Why do some sexual desires and practices make us feel good and others make us shrink with shame? Sometimes, this is due to a mismatch between our desires and our beliefs about what is right and wrong when it comes to sex. That mismatch often causes intense feelings of shame, anxiety, and low self-esteem. One way to address this is to clarify your sex values. 

Most of us internalized a lot of our sex values from authority figures when we were young: caregivers, school teachers, abstinence based sex ed programs, religion, and other important people in our communities. The problem with this is that the kind of sex that is “good” or “right” is often a very narrow version of all the ways that sex can be enjoyed. Many of us were taught that the only kind of sex that we’re allowed to have is cisheterosexual, monogamous sex (sex between two straight, cisgender people who are in an exclusive relationship). Any other kind of sex that we might desire, pursue or fantasize about is “deviant” and “wrong.” 

One way to realign your sex values and your behaviors or desires is to spend some time naming and evaluating your existing sex values. This can help identify any values you may be holding onto from childhood that no longer fit with who you are and the kind of sex life you want to have. We don’t often get a chance to slow down and really look at our underlying belief system. This can be a great opportunity to do that and to learn more about yourself in the process. 

The first question to ask yourself is: If my sexual behavior involves other people, is everyone (including yourself) consenting and capable of giving consent? This is an important starting question because shame is an acceptable response to behaviors that violate others' rights and boundaries. Shame is much less helpful when it comes to behaviors where everyone involved is enthusiastically consenting. The next steps below will help you make sense of and address feelings of shame that might arise even when your sexual desires and behaviors aren’t hurting anyone because of old, internalized values we absorbed as children.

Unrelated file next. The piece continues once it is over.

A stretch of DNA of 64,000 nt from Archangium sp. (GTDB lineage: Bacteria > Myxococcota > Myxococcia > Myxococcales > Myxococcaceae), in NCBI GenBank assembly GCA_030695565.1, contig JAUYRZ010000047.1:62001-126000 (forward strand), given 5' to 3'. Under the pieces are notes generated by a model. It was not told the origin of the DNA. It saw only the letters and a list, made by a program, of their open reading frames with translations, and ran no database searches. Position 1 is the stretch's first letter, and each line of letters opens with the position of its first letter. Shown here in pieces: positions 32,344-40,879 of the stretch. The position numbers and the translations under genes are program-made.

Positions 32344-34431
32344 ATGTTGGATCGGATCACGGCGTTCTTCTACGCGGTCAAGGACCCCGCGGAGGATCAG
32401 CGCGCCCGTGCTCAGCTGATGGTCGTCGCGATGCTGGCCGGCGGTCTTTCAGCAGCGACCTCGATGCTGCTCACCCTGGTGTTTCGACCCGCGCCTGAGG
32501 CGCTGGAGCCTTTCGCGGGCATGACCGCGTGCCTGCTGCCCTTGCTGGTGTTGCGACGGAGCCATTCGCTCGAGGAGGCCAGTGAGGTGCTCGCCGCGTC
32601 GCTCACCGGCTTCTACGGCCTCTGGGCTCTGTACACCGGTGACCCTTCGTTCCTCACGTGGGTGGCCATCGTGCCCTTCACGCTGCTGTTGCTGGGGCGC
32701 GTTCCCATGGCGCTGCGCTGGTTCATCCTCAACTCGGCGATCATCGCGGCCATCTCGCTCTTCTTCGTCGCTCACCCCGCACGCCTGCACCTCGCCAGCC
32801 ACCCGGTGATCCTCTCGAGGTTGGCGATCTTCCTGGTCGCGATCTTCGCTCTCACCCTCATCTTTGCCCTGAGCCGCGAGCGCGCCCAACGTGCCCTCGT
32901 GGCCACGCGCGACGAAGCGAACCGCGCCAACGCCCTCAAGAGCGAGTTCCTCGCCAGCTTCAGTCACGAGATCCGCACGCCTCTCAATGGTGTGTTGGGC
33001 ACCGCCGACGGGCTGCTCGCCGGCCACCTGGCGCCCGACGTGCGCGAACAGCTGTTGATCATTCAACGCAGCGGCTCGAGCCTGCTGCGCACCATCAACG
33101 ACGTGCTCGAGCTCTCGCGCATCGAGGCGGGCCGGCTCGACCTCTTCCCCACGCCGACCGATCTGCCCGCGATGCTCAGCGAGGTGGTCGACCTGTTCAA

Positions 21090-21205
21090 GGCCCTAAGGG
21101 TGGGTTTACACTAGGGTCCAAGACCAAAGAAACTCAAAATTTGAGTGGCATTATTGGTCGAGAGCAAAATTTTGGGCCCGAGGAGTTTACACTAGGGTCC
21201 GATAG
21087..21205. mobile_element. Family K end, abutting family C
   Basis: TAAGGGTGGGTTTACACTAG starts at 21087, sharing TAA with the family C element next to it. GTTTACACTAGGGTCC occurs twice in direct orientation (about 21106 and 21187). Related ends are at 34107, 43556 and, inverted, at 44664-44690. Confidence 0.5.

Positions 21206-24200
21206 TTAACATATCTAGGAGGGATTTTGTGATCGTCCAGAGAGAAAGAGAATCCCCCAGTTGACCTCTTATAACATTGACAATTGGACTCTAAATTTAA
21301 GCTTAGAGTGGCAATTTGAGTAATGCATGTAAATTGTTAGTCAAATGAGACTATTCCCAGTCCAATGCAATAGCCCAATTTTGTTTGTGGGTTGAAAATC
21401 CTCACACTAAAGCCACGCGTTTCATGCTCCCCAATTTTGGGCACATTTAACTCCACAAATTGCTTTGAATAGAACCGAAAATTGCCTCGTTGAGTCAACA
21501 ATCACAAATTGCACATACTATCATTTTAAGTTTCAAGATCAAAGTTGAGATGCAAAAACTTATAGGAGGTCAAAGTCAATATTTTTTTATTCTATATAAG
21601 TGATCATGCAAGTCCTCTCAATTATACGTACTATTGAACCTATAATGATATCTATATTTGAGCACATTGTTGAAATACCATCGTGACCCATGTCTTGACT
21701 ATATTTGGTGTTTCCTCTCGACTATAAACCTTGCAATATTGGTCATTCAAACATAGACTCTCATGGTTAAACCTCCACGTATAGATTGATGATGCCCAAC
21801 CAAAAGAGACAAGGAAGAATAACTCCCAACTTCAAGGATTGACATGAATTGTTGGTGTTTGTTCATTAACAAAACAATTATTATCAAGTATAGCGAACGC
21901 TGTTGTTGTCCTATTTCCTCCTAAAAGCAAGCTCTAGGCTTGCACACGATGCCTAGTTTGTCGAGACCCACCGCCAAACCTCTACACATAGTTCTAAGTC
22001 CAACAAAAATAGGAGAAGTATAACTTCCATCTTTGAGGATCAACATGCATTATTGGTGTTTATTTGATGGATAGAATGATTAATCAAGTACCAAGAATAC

1. Start by identifying a sexual desire, fantasy or act that raises feelings of shame, guilt, internal conflict, self-hatred, or other “bad” feelings. If it’s difficult to identify feelings, you might think of instances in which you keep the behavior secret from your partner(s) or friends, need to be drunk or high in order to engage in sex, or feel the urge to engage in self harm or self destructive behavior after sex. 
  1. Next, draw the table below or go through it mentally. Fill in your own relevant sexual desires or behaviors that you want to examine in the first column. For each sexual desire, fantasy or behavior, work across the row by first identifying whether or not you desire the sex act. Check the “Yes” box if you are interested in trying it, actively pursue it, get excited thinking about it, or fantasize about it. Check the “No” box if the act doesn’t interest you or if you don’t enjoy it when you do it. This might come up if your partner(s) enjoy it so you do it for them, but you don’t particularly desire it. Next, identify how you feel after you engage in the act or in the fantasy. Check “Good” if you feel satisfied, fulfilled, good about yourself, or happy afterward. Check “Bad” if you feel shame, guilt, numbness, or an impulse to self-harm afterward. Next, identify how other significant people in your life feel about it. Adapt this table as you see fit. Perhaps you don’t have a religious community now or as a child. In that case, you might change that to another influential group of people like “Partner(s),” “Teachers,” “Coworkers,” or “Neighbors.” Whichever groups you choose, check the appropriate box depending on whether you think they believe it is right or wrong. Don’t get too hung up on wondering what they really think about a particular sex act. You may find that individual people in your religious group are more open minded or deviate from the norm. But if, as a whole, you feel that the religious community thinks it is wrong, check the “Wrong” box. 

Do I desire it?

How I feel about it afterward

Others’ Values

Yes

No

Good

Bad

Family

Religious Community

Peers

Right

Wrong

Right

Wrong